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From NPR News, this is ALL THINGS CONSIDERED. I'm Audie Cornish.
ROBERT SIEGEL, HOST:
And I'm Robert Siegel. Now, a household decision that used to be a no-brainer and has turned into brain teaser - buying light bulbs. This is Gino Hefner, paying a sales call on Phyllis Cole of Potomac, Md.
PHYLLIS COLE: Hi.
GINO HEFNER: Hello. How are you? I'm Gino.
COLE: Hi, Gino.
HEFNER: Gino's business is a sign of the times. It's called the LED Diet. He comes to homes with a van load full of LED light bulbs - the latest in energy-efficient lighting - to help out customers like Phyllis, who are absolutely stumped by the current moment in light bulb history.
COLE: We don't know what to do. We went to Home Depot and got totally confused. It wasn't their fault.
HEFNER: Did you purchase anything? Did you try anything?
COLE: I left.
SIEGEL: Gino's spiel is not just a sales pitch. It's a tutorial in LED bulbs, bulbs that use light-emitting diodes.
HEFNER: It's a very confusing process now. There's new terminology, obviously, that leads people astray. You start hearing the word lumens instead of wattage. It does become very intimidating.
SIEGEL: For generations, we've been talking about a light bulb's wattage: 60, 75, a hundred watts. Wattage is actually a measure of electricity. The light that a bulb generates is measured in lumens. That's a word that you now see on packaging. An incandescent 60 watt bulb gives off 800 lumens of light. An LED bulb can deliver the same amount of light with as little as 10 watts.
HEFNER: So if you had one, two, three, four, five, that's 325 watts, we'll get you down to 50 watts.
HEFNER: So you see that immediate savings just right there.
SIEGEL: Savings on her monthly electric bill. The prospect of big national savings is what's driving the case for more energy-efficient lighting. For a couple of decades now, compact fluorescents - or CFLs - have been on the market, with mixed results. Today, most of us still light our homes with incandescent light bulbs. The Environmental Protection Agency estimates that they're in about 70 percent of the 4 billion sockets in American homes.
The EPA says that if every household replaced just one incandescent bulb with an Energy Star-rated CFL or LED, we'd save close to $700 million a year in energy costs. Of course, LEDs are a lot more expensive than incandescent bulbs, or even CFLs. Those 10 watt, 800 lumen bulbs that Gino Hefner put in Phyllis Cole's recessed ceiling fixtures cost $40 a piece. But they're built to last a lot longer.
HEFNER: The average LED that we're using is like a 25,000-hour rating. So if you're leaving the average light on, let's say, for three hours a day, you're looking at 22 years.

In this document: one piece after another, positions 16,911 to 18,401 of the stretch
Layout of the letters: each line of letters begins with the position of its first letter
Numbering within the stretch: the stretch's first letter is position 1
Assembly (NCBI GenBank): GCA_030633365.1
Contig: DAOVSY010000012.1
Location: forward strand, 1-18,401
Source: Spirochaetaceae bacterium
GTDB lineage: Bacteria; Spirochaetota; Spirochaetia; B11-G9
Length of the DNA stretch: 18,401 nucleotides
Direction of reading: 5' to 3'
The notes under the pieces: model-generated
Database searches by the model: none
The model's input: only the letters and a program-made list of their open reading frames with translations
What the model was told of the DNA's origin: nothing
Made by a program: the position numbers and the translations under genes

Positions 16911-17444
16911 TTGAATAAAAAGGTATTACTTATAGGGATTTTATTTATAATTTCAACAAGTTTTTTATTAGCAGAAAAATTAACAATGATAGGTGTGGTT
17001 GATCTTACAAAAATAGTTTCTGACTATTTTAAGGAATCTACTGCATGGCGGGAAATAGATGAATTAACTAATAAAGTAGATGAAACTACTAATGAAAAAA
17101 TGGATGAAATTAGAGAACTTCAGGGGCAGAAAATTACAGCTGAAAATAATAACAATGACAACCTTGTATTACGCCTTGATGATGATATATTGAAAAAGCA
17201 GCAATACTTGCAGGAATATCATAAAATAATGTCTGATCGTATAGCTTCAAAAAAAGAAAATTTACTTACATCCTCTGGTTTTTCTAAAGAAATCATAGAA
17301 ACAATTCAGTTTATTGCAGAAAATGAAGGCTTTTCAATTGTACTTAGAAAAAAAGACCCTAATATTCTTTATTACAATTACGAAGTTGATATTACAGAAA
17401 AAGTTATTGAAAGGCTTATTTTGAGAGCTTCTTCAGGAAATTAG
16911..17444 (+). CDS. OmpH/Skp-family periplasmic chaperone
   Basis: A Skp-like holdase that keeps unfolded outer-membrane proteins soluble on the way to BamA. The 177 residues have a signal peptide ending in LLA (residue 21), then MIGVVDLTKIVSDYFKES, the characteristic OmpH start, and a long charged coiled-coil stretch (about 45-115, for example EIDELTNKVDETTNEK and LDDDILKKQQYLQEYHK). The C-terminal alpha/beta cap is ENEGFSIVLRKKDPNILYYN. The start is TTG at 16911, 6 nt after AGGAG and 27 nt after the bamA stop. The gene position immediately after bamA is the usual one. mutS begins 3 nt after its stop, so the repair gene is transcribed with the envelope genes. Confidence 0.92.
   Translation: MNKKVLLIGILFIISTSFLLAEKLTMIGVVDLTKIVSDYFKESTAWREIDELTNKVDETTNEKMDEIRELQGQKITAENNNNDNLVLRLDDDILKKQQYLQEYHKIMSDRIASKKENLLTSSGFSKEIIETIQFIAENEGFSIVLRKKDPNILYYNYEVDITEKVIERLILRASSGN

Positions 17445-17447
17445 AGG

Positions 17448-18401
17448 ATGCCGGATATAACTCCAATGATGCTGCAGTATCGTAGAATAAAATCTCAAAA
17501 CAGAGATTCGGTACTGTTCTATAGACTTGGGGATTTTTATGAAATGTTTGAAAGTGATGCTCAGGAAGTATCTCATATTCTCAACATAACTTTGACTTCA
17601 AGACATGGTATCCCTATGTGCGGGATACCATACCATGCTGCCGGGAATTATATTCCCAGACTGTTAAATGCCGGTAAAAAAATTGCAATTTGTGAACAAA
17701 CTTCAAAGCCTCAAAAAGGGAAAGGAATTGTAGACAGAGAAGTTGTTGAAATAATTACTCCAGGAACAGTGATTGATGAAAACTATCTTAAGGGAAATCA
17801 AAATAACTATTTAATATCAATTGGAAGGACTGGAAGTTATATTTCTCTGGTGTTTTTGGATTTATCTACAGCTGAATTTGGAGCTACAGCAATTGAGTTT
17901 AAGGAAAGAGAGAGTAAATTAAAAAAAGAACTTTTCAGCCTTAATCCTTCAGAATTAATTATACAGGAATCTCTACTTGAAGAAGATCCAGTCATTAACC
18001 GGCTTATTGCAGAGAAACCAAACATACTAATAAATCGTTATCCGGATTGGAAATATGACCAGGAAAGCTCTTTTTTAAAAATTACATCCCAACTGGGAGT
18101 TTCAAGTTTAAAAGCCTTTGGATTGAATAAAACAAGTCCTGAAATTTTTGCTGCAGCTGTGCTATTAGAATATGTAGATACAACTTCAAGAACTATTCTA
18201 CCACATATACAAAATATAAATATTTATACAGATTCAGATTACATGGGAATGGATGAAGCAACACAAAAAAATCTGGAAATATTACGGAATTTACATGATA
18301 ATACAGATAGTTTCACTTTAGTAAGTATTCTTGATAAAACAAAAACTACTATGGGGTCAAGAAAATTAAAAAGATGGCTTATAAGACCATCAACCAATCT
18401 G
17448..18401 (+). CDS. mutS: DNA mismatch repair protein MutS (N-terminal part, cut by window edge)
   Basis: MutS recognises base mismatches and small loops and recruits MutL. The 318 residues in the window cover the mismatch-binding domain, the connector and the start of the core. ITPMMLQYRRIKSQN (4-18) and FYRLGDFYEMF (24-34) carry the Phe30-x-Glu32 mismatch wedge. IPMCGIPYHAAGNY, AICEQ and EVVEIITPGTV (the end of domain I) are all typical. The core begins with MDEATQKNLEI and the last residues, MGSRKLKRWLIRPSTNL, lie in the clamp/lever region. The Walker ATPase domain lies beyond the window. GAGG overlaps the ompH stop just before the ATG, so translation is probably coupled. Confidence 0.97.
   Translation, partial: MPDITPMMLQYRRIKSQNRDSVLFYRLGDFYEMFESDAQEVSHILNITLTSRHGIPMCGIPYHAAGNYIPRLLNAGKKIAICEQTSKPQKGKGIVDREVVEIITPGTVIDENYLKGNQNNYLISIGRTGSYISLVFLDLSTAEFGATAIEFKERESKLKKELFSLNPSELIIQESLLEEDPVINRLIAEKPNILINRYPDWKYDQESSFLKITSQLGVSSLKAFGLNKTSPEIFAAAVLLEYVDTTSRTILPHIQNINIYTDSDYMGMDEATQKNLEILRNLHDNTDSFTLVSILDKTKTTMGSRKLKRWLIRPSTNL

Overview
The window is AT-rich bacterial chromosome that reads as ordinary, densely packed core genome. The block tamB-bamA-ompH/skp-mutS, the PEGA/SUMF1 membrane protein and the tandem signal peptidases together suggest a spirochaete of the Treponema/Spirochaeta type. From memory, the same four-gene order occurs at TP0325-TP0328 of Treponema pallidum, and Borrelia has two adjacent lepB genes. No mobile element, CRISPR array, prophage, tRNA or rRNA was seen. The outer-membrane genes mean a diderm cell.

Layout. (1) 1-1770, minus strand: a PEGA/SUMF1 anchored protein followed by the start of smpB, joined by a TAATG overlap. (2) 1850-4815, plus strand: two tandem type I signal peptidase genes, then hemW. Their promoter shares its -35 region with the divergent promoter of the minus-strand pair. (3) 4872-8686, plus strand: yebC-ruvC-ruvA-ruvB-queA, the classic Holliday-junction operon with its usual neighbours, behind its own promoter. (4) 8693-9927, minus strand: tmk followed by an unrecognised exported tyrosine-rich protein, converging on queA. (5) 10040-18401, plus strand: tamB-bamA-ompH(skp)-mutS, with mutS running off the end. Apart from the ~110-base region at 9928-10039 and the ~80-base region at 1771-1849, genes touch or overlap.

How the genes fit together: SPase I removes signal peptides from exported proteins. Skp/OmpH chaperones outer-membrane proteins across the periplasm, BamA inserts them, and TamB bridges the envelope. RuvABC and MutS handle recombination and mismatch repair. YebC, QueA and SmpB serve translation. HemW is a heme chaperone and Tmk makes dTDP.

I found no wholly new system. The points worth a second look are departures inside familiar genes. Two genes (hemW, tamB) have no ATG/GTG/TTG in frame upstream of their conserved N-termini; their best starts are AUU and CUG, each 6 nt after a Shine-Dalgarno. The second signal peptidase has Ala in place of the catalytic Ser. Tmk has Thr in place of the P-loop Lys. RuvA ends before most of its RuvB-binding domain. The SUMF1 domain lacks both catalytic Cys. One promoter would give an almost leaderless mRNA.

COLE: Are you serious?
SIEGEL: How serious are those numbers? You may be thinking right now of a compact fluorescent you bought on the promise of nine years of life, one that bit the dust after just one year. Well, as I learned at the Lighting Research Center in Troy, N.Y. - it's part of Rensselaer Polytechnic Institute - the estimated life of a bulb isn't a minimum, it's a mean. [POST-BROADCAST CORRECTION: It's actually a median, not a mean.] They simulate usage of a test sample of bulbs and when half the sample is dead, that is the life of the bulb. Here's how Professor Nadarajah Narendran puts it.
NADARAJAH NARENDRAN: There's always a range, which falls on a bell curve. And if you are the unlucky one, you'll get the light bulb that's going to fail the fastest. If you're the lucky one, you'll go beyond what was promised.
SIEGEL: The research center studies all aspects of electrical lighting: how long do bulbs last, how much energy do they use, how does their light change over time? And there's a range of quality by brand - a range that Professor Narendran figures is going to broaden.
NARENDRAN: Once the technology has matured, we are going to get products from all over the world. Some of the manufacturers will be very conscious about the quality. The other ones, to give you a light bulb at a very low cost, may not pay attention to the quality. This is why they say, you get what you pay for.
SIEGEL: Even though LEDs have barely penetrated the home lighting market, people who follow that market say this is the lighting of the future. Compact fluorescents are now seen as a transitional technology, a technology that has improved but one that never overcame a bad reputation, especially for color.
The Lighting Research Center's director, Mark Rea, is confident that LEDs can offer better color than CFLs. In fact, he says LEDs can do better with color than incandescents, which have provided the light that all of us are accustomed to.
MARK REA: So what we're going to try to do - to show you here today is different types of light sources people have actually begun to build, based on our research. And we want to get your impression of whether you see any difference at all. All right? So let me turn the room lights off.
SIEGEL: Dr. Rea showed me two identical displays of groceries on either side of a black divider: an orange, a lemon, a purple onion, a blue box of Pop Tarts, assorted berries, a bottle of mineral water, an eggplant. It's all set out on checkered tablecloths; two side-by-side, modern-day still life tableaux.
This is a kitchen that Cezanne, if he'd been alive today...
SIEGEL: ...would have painted this kitchen scene.
Mark Rea showed me various comparisons - first, incandescent light on the left side, and the much more efficient LED on the right. Both looked pretty good, and not all that different.
I see the Pop Tart box as being a somehow a bit brighter on the right side than it is on the left side. And maybe the bottle of sparkling water, too. Maybe the blues are a little bit bluer on the right side.
REA: You do have a keen eye.
SIEGEL: Thank you for saying that.
REA: These are very small differences, but you're picking up those differences. Now, here's another alternative.
SIEGEL: Rea changed the lighting scheme to show me what LED technology can do with color. Now, we had two different LED bulbs. The one that I just saw was on the left, and a kind of a souped-up LED was on the right. And this time, the two sides looked very different. The left side looked yellowish and pale, while the colors on the right side looked vivid. The purple onion was a rich, almost liquid purple. The blackberries glistened. Mark Rea told me this setting went over very well with supermarket produce managers they brought in.